The debate began as a simple discussion of weaponry, but quickly spiralled into a complex debate over the justice and long term impact of US military intervention in the Middle East.
Benjamin Wittes, a senior fellow at Brookings Institution, stated the “obvious” conclusion on the side of the proposition in what he deemed an “exceptionally narrow debate”.
He summarized the question as: “is it sometimes ethical and effective to watch a target for a long time before you incinerate it?” He argued the drones’ “long loiter time” enables them to identify their targets with greater certainty, and pick moments to strike that “minimize harm to other people” ensuring that drone warfare is both ethical and effective. He cited the Libya intervention as an example, in which the US provided unmanned drones, that proved to be “crucial to the effectiveness of the operation”.
In opposition, Chris Cole, founder of the campaign group Drone Wars UK, emphasized the impossibility of achieving “pinpoint precision”. He derided the “Hollywood” idea that the drone strikes constitute a kind of “inverse version of the rapture”, in which the “bad guys” are smoothly and effectively removed.
Cole went on to warn that the ease with which drones deploy lethal military force encourages a damaging “playstation mentality”. Without potential footage of the “grieving relatives” of soldiers who put their lives at risk, politicians “are under more pressure to send drones because there is no perceived cost in doing so”, and will thus increase the numbers of conflicts.
But proposition speaker Ken Anderson, a legal professor and expert, condemned the idea of “putting forces at risk to put political pressure on leaders”. Having witnessed in the 1990s the devastating effects of indiscriminate weapons such as land mines and tomahawk missiles, he claimed that the audience should be “down on their knees thanking US military engineers” for the superior capabilities of drones. Instead of seeking to limit force at all costs, he contended that: “the right amount of force depends on the justice of the cause.”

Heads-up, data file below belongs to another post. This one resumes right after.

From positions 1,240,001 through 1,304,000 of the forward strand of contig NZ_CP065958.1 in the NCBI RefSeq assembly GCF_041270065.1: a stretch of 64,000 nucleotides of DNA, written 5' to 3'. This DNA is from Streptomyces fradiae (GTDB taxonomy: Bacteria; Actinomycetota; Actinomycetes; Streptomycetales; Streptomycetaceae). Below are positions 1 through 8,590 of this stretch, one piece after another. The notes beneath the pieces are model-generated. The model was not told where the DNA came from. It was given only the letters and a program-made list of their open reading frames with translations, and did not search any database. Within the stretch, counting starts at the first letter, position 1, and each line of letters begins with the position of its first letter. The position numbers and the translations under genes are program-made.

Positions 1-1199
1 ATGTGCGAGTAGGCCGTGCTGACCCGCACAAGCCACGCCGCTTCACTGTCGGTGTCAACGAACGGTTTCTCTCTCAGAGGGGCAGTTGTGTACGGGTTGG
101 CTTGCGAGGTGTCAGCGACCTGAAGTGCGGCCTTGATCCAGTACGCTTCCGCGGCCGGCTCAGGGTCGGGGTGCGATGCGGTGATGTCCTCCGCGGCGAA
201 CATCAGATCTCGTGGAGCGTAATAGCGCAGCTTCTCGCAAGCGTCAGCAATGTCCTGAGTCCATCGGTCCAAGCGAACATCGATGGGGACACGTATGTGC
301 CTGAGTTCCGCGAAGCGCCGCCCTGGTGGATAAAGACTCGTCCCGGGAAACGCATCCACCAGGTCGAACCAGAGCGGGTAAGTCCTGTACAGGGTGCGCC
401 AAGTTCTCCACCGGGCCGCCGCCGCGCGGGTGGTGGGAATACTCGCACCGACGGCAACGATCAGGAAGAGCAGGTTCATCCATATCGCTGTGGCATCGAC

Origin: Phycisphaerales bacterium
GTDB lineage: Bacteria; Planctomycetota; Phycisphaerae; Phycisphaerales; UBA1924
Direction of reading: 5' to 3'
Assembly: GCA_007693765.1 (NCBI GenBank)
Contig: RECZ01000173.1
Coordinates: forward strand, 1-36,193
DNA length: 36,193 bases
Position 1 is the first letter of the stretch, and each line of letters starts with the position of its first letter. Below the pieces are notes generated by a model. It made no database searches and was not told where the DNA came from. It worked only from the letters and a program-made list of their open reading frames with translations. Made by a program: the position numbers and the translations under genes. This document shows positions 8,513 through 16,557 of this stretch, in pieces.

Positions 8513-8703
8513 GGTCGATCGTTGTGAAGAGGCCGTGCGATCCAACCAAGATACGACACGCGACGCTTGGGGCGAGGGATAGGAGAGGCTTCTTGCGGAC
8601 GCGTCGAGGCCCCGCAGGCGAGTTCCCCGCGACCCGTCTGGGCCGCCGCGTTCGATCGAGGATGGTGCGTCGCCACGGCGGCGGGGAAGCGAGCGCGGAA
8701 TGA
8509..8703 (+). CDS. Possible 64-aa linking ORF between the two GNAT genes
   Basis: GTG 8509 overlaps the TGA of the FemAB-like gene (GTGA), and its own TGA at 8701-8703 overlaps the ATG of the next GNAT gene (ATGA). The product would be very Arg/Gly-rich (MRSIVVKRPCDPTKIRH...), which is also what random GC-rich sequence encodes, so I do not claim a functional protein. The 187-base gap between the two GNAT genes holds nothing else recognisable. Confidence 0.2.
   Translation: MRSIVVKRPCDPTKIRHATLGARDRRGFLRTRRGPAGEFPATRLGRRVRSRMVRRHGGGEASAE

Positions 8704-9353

Naureen Shah, a lecturer in human rights at Columbia University, called this ‘justice’ into question. She asked “for whom” the drone strikes are effective, focusing on their impact upon the ordinary citizens of Pakistan and Yemen.
She balanced her argument with a clear understanding of the grim realities of terrorism, referring to the major attacks that take place almost weekly in Pakistan as well as the recent bombing in Boston, but maintained that drone strikes are “fundamentally ineffective”. She pointed out that terrorist attacks have not decreased, but are increasingly “shifting to the cities”.
Since the US carries out drone strikes with the support of corrupt or ineffective governments and against the people’s wishes, she accused them of “sustaining and building up military power” and “undermining democracy”.
Times journalist and author David Aaronovitch, however, forcefully defended the US’s actions, claiming that the opposition has “no answer for dealing with anything”. He flourished a list of Al-Qaeda terrorist leaders killed and pointed out that hundreds more innocent civilians have died in terrorist attacks than drone strikes.
When a student claimed that without the drone strikes, there would be no terrorists, he witheringly replied, “that may not be quite as good a point as you thought it was when you started it.” Approaching the opposition speakers, he declared: “you don’t escape from this with your hands clean. People will die”, to which Naureen Shah replied: “people will die anyway”.
Professor Jeremy Waldron, political theorist and All Souls professor, rounded off the debate by condemning the “lack of accountability and transparency” in America’s use of drone strikes. He pointed out that drone strikes increasingly target political leaders rather than combatants and are conducted in secrecy by “unlawful combatants” like the CIA.
He concluded with a grim vision of a “world of death lists and death squads”. He emphasised the power of a drone’s unique design to compromise fundamental principles of justice and human rights.
As speakers questioned the long term impact and purpose of drone warfare, scientific fact became inseparably bound to issues of morality.